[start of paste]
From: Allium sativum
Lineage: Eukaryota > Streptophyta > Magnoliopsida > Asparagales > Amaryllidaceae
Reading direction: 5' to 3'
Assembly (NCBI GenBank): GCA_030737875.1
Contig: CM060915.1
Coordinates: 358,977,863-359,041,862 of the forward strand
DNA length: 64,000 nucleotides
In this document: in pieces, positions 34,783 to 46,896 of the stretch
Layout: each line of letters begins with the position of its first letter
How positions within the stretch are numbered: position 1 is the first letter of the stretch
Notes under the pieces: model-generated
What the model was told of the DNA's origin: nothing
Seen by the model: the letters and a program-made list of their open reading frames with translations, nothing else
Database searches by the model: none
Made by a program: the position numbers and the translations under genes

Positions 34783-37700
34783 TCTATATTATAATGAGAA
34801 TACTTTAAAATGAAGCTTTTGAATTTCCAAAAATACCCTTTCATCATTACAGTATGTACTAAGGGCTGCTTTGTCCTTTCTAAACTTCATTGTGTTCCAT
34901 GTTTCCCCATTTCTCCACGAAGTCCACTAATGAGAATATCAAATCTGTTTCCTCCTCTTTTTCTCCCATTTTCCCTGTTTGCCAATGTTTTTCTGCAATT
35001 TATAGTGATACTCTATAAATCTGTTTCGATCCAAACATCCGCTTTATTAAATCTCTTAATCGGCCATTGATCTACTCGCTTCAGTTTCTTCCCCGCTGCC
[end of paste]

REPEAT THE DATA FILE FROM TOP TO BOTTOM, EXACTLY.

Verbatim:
From: Allium sativum
Lineage: Eukaryota > Streptophyta > Magnoliopsida > Asparagales > Amaryllidaceae
Reading direction: 5' to 3'
Assembly (NCBI GenBank): GCA_030737875.1
Contig: CM060915.1
Coordinates: 358,977,863-359,041,862 of the forward strand
DNA length: 64,000 nucleotides
In this document: in pieces, positions 34,783 to 46,896 of the stretch
Layout: each line of letters begins with the position of its first letter
How positions within the stretch are numbered: position 1 is the first letter of the stretch
Notes under the pieces: model-generated
What the model was told of the DNA's origin: nothing
Seen by the model: the letters and a program-made list of their open reading frames with translations, nothing else
Database searches by the model: none
Made by a program: the position numbers and the translations under genes

Positions 34783-37700
34783 TCTATATTATAATGAGAA
34801 TACTTTAAAATGAAGCTTTTGAATTTCCAAAAATACCCTTTCATCATTACAGTATGTACTAAGGGCTGCTTTGTCCTTTCTAAACTTCATTGTGTTCCAT
34901 GTTTCCCCATTTCTCCACGAAGTCCACTAATGAGAATATCAAATCTGTTTCCTCCTCTTTTTCTCCCATTTTCCCTGTTTGCCAATGTTTTTCTGCAATT
35001 TATAGTGATACTCTATAAATCTGTTTCGATCCAAACATCCGCTTTATTAAATCTCTTAATCGGCCATTGATCTACTCGCTTCAGTTTCTTCCCCGCTGCC